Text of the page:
"The Man Who Killed Don Quixote": Judge Rules Director Terry Gilliam No Longer Owns Rights To The Film, Former Producer Paulo Branco Does

Gilliam and Jonathan Pryce
I really thought Terry Gilliam's excellent "The Man Who Killed Don Quixote" had a happy ending, that is until a judge from the Paris Court of Appeal ruled against the director and in favor of "producer" Paulo Branco, who sued the director over the rights to the film late last year.

Gilliam and ex-producer Branco have been butting heads on the film for a few months now.

Their history together goes a few years back, when they had both reached an agreement on the production of “Quixote.” The deal was simple, Branco would fund the film, give Gilliam creative freedom and reap the benefits.

Those aforementioned benefits never came to Branco, Gilliam found another producer to finance the film, and then the film started production. 

Branco then re-entered the picture and claimed the film could not be released, let alone premiere anywhere, until he was given permission, pointing to the 2016 contract between he and Gilliam. Gilliam says the contract was nullified due to Branco not giving him any funding.
I won't go into great detail about the bad luck and mishaps that have hampered-down Terry Gilliam's passion project "The Man Who Killed Don Quixote" for the better part of three decades now. At some point, it seemed like the cursed project, which finished production on June 4th and is now practically completed in the editing room, was on course to be released this year with even a Cannes premiere booked in advance. They most definitely resolved the last setback, John Hurt's death, which was settled with Gilliam regular Jonathan Pryce taking over the role.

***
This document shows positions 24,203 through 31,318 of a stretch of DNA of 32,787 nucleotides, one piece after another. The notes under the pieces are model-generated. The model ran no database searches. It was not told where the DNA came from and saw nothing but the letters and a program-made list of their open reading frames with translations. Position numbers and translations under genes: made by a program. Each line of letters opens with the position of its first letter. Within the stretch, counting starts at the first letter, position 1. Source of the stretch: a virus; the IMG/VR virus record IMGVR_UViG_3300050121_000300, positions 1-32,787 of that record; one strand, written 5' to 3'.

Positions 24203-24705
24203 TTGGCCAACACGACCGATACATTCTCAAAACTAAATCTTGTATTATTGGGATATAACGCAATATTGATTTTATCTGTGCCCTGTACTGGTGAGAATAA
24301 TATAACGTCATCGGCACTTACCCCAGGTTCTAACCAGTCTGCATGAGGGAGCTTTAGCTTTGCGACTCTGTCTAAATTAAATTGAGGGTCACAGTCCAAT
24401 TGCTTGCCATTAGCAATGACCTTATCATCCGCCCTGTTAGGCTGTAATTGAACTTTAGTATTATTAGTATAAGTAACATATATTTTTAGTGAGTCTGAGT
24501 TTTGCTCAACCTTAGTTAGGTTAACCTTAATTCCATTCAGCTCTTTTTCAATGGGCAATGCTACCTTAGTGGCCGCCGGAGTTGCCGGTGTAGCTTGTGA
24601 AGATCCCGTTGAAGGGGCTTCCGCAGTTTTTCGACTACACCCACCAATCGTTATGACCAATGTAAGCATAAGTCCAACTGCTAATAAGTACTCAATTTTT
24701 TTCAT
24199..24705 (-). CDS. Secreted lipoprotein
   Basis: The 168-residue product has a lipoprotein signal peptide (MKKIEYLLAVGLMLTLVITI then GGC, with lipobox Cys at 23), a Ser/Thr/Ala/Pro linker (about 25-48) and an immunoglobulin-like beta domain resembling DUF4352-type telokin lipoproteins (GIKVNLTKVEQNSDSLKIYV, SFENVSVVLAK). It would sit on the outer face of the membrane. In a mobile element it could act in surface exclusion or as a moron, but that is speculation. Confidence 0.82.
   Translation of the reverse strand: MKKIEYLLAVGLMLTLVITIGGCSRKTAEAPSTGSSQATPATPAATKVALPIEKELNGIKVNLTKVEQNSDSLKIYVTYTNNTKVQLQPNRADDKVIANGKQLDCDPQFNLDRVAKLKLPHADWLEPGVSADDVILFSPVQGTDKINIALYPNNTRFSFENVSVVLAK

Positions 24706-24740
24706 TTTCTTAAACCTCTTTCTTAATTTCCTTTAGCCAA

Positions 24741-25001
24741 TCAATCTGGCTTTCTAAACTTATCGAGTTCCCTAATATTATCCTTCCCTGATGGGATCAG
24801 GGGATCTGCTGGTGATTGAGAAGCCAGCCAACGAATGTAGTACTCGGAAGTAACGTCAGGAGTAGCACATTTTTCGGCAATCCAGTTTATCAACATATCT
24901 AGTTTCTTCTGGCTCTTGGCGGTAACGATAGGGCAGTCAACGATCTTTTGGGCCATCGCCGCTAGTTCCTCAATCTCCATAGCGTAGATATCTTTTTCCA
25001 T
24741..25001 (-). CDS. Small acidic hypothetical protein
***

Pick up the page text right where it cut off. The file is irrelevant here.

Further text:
The judge ordered Gilliam to pay Branco’s Alfama Films €10,000 ($11,600).

”The ruling means that the rights to the film belong to Alfama. Any exploitation of the film up until now has been completely illegal and without the authorization of Alfama,” Branco told Screen Daily.

“We will be seeking damages with interest from all the people involved in this illegal production and above all, all those who were complicit in its illegal exploitation. We’re holding everyone responsible.”

“the film’s producers, Kinology, all the others who supported the film, including those who distributed the film in France and the Cannes Film Festival, everyone.”

“The film belongs in its entirety to Alfama,” Branco added. “The film was made illegally. It’s the first time, I’ve ever seen so many people embark on a mission to produce and exploit a film, without holding the rights. It’s a unique case.”